Elite education in the US as tough as anywhere else
Observably, even if the concept of equality is already entrenched, the pursuit of equality in human society is still plagued by several important factors.
One, while there are a minority of successful individuals who have overcome the limitations of social class, family background still determines one’s future to a large extent in all societies.
Two, while one’s accumulated social capital also shapes the direction of one’s life significantly, the fact is that the capacity to accumulate social capital, especially educational resources, is inseparable from family background, whether in the US or today’s China.
...the so-called happy and easy-going education system of the US is a principle that “hopeless” public schools uphold to create a “qualified” class at the base of American society.
Three, British and American societies are essentially highly elitist, outside of the outward appearance of equality and the relevant regulations that govern it. They continue to discreetly select elite candidates at all levels until the latter are sent into the ruling class. Thus, after gaining a deep understanding of US society, some Chinese parents are finally aware that the so-called happy and easy-going education system of the US is a principle that “hopeless” public schools uphold to create a “qualified” class at the base of American society. US elite education, on the other hand, is as stringent and rigorous as that in other societies.
Four, in the face of real competition, the pursuit of equality is often superseded by personal needs and values supporting the pursuit of individual excellence. Hence, a successful person from a poor rural background would not think of his success as symbolising equality for the disadvantaged in the general sense, but see it as the personal victory of an intellectual elite.
In all societies, equality appears to be more like a theory, a rhetoric or a goal. The huge differences in human abilities, as well as an inherent egoism to always maximise and maintain one’s interests and those of its own social class, are creating greater disparities among humans.
A difference in intellectual ability is not the dealbreaker here, compared to other factors such as family background, environment, and an individual’s inherent greed in hogging and controlling resources, which would exacerbate and perpetuate inequality. I am certainly not advocating this, but simply attempting to describe this phenomenon that we have to face.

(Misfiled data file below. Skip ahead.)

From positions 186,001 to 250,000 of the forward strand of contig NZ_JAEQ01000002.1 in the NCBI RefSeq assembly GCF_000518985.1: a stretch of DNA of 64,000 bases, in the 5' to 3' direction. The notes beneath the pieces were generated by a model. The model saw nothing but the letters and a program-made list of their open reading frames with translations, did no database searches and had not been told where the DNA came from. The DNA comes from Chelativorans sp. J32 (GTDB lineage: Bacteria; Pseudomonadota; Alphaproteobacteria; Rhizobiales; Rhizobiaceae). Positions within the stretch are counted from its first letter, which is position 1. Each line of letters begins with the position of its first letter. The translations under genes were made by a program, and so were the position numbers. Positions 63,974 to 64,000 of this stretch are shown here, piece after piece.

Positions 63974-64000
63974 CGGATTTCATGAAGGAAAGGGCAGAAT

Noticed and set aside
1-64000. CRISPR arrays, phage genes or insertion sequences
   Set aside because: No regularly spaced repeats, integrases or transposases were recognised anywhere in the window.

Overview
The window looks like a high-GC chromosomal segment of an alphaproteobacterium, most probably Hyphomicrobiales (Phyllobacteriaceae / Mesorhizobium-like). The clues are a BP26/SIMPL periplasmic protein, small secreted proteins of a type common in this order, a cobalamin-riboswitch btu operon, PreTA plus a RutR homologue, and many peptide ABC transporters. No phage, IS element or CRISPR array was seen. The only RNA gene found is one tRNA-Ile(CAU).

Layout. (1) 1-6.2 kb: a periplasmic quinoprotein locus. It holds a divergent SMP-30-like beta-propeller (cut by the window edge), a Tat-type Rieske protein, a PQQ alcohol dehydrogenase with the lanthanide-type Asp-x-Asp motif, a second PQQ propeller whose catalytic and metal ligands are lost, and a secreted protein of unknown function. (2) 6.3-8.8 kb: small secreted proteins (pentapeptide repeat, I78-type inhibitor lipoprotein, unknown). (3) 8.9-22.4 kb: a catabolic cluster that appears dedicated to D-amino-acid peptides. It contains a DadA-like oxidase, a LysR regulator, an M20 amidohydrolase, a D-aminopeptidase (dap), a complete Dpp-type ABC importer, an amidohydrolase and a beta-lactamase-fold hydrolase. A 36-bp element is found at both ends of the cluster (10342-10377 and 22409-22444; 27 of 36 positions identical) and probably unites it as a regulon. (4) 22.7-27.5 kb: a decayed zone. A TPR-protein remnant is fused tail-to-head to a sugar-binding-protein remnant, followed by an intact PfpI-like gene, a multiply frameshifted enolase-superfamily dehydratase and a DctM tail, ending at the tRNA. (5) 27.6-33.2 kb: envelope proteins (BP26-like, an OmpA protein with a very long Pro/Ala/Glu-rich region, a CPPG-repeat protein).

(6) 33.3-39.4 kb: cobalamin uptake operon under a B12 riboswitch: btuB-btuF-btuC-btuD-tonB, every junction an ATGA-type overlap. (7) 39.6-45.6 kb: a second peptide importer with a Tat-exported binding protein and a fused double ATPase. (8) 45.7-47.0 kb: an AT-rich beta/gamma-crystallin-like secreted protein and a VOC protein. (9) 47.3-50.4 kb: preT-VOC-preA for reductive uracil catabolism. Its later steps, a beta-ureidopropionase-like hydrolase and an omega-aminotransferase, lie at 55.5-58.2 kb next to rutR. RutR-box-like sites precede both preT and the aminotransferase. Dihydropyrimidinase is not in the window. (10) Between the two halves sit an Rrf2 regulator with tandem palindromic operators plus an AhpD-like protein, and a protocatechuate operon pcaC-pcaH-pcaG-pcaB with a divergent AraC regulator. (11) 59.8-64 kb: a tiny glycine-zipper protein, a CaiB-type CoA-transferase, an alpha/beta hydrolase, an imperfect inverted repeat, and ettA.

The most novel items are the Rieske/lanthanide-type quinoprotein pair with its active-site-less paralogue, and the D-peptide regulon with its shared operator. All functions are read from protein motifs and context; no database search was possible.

Make equality an attitude
Under such circumstances, treating equality as an attitude is perhaps the most meaningful thing to do. That is, striving to have an attitude of equality, while recognising the difficulty in achieving equality between humans and communities. When those in a superior position treat those in inferior positions with politeness and acceptance, it not only makes the latter feel respected but also the former feel better about themselves, as they have not portrayed themselves as the nouveau riche.
The West's concept of “polite society” has somewhat achieved such a two-way psychological effect, compensating for the lack of equality with an attitude of equality.
On the other hand, when the wealthy in China suffer backlash after bullying others or being overly demanding towards people in a disadvantageous position, it is not because they do not know how to treat people equally but because they lack the grace and magnanimity of a victor.
...protecting the rights and interests of the vulnerable, and keeping them from being bullied or exploited by the powerful, is the tangible outcome that all regulations want to achieve.
In addition, without expecting equality to be actually achieved in reality, “protection” may be a more desirable and realistic goal.
While reading the US’s legal provisions and academic standards that must be observed when conducting social science research on human subjects, I found that little emphasis was placed on the equality between researchers and subjects (especially vulnerable groups such as children, pregnant women, prisoners). In practice, a word that kept appearing in various texts was actually “protection”.
Regardless of whether equality has become self-evident or seems hollow, protecting the rights and interests of the vulnerable, and keeping them from being bullied or exploited by the powerful, is the tangible outcome that all regulations want to achieve. It is also a feasible moral and legal bottom line that is easier for human society to have.